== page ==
GAINING TRACTION (some text hidden)
By Jonathan Crouch
Introductionword count: 80
Between 2014 and 2018, Subaru sold its Impreza 1.6i RC model to bring four wheel drive traction within the affordable reach of family buyers who neither wanted or needed any kind of SUV. It's a conventional Focus-sized family hatch with very unconventional underpinnings, the Symmetrical AWD system paired to a uniquely-configured 1.6-litre petrol Boxer engine. Not a package likely to suit everyone but perfect perhaps for those in search of something that's just that little bit different in this segment.
Modelsword count: 6
5dr Family Hatch AWD (1.6 petrol)
Historyword count: 331
Let's imagine this: your home's up an unmade track and every year during the colder months, your little family hatchback struggles up it. Sometimes though, it doesn't and you have to abandon the thing at the bottom and walk. With the kids. And the shopping. The obvious answer is to get one of those small SUVs with four-wheel drive, but you haven't done that because you've found that one of those will be very expensive, both to buy and to run. Clunky to drive too - and rather over-the-top for what you actually need. Perhaps what you actually need is something like this - a Subaru Impreza 1.6i RC - a car sold between 2014 and 2018. As you can see from the picture, this isn't an SUV. It's not even one of those trendy Crossover models you see so often these days, cars that seem to promise 4WD capability but usually don't deliver it. No, for someone in the situation we've just described, this is instead a means of affordable family transport that delivers everything you need - and nothing you don't. It's the only sensibly-priced C-segment model that delivers its power to all four wheels yet, on paper at least, there seem to be few compromises to make for that kind of all-weather capability. It's not overly expensive, it's tough and durable and, provided you're happy with a five-door hatchback bodystyle, it's just as practical as that comparably-sized ordinary 2WD Focus, Astra or Golf you might have been thinking about. True, there's no diesel engine option and the single 1.6-litre petrol unit you do get doesn't trouble the class front runners in terms of fuel consumption or cleanliness. Still, the running costs are affordable and you get a lot of extra standard features that you'd have to pay more money for if you went for the kind of cars we just mentioned. So, does it all add up as a used buy? That's what we're here to find out.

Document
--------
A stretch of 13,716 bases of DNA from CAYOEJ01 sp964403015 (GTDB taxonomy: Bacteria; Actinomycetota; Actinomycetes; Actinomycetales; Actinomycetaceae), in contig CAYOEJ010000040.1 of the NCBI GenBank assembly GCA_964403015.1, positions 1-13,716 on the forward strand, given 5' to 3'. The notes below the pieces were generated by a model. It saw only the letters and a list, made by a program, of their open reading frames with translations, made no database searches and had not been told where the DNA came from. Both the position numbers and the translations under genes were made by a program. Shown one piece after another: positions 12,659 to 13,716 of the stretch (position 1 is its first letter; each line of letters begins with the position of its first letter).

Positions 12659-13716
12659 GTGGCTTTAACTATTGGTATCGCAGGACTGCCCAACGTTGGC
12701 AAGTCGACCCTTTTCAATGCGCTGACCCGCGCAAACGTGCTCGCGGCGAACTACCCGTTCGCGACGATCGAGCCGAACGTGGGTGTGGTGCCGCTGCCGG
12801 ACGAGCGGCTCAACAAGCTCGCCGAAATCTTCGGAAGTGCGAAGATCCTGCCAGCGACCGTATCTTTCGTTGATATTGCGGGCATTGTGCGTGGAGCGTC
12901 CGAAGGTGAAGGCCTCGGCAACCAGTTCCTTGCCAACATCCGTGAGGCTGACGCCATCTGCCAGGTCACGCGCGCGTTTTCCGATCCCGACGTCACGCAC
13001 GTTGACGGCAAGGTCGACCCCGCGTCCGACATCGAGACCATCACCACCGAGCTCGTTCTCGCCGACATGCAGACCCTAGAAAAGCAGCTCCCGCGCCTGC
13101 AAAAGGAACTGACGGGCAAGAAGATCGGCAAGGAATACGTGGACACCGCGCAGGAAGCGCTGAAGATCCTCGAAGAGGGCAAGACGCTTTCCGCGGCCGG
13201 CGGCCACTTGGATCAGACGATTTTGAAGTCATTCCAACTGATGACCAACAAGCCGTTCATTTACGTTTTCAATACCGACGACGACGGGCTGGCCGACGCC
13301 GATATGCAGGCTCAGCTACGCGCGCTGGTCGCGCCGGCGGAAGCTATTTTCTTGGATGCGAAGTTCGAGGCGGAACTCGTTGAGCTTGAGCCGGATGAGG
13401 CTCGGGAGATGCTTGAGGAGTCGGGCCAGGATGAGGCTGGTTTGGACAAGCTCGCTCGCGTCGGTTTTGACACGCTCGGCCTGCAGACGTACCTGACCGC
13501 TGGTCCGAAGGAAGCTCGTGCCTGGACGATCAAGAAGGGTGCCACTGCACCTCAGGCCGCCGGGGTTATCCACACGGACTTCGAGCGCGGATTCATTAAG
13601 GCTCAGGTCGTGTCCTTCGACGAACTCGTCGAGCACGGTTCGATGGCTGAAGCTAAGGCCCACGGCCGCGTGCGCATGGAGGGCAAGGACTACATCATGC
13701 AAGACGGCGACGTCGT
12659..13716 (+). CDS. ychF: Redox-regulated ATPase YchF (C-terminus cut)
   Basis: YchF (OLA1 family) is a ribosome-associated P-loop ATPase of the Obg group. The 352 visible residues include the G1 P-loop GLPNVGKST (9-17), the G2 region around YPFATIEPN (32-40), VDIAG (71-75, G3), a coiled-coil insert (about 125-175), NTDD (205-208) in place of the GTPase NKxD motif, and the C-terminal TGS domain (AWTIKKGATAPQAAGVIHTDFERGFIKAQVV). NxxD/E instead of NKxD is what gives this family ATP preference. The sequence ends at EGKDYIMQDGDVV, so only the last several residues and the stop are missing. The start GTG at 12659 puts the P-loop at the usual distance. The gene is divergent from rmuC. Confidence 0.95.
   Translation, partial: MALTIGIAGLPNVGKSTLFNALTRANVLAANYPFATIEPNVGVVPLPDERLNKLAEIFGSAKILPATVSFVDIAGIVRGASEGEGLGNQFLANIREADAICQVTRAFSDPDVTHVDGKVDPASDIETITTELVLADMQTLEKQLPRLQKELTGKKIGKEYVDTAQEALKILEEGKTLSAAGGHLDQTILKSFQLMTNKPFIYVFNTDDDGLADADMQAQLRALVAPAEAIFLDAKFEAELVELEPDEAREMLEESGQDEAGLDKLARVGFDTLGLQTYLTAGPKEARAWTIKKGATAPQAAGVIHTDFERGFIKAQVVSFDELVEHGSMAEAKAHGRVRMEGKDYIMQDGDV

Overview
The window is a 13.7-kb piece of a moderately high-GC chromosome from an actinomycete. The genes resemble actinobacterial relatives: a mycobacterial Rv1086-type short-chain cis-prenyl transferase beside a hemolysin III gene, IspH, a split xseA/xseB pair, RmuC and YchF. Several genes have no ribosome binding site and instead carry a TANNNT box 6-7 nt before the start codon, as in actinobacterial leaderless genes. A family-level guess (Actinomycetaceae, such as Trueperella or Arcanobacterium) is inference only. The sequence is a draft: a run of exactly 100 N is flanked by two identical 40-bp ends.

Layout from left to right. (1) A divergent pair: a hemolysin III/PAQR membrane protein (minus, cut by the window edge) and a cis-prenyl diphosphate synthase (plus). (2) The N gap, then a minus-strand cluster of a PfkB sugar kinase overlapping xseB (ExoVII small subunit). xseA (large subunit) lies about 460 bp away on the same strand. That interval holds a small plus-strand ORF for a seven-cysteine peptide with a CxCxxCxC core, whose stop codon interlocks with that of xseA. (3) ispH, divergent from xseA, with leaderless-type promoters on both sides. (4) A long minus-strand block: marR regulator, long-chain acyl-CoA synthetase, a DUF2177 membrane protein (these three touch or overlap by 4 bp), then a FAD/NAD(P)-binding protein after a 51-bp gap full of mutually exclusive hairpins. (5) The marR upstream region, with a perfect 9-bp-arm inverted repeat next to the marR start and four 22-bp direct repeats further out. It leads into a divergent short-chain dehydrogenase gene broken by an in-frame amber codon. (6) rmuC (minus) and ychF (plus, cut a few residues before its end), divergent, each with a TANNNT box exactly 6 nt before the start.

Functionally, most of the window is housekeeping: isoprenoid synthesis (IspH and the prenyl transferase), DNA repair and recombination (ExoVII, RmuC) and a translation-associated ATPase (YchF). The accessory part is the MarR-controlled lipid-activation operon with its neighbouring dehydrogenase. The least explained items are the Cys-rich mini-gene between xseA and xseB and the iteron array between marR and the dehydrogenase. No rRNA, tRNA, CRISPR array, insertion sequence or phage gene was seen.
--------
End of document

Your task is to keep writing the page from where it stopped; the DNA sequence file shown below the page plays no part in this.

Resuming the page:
What You Getword count: 211
The look of this fourth generation Impreza model will be familiar to those who know their Subarus. In profile, where a solid line runs along the length of the car parallel to the windows, you pick up some of the changes the designers made to try and make this car more spacious inside. The A-pillars were moved 200mm closer to the front for this era of design, which allowed for a sleeker, more aerodynamic shape, emphasised by the subtle wheelarch blisters. Then there are the particularly short front and rear overhangs which Subaru says helped them add 25mm to the wheelbase. Moving back, the more distinctive C-pillar plays its part in what the brand hopes is a purposeful lean-forward stance. Moving up-front, we mentioned earlier that the A-pillars were moved forward with this generation design. That, along with a higher hip point, makes it easier to get in and out of the car, especially for older folk. Once inside, that same front pillar change gives you a wider field of vision that's further aided by a 60mm lowering of the windowline. Look around you and the emphasis is firmly on durability rather than fashionable design. There's little to surprise and delight here, but you get the feeling it'll probably out-last you.
To see the full road test text contact us on 0330 0020 227
Pictures (high res disabled)
Scoring (subset of scores)
Category: Compact Family Cars
|Styling, Build, Value, Equipment, Depreciation, Handling, Insurance and Total scores are available with our full data feed.|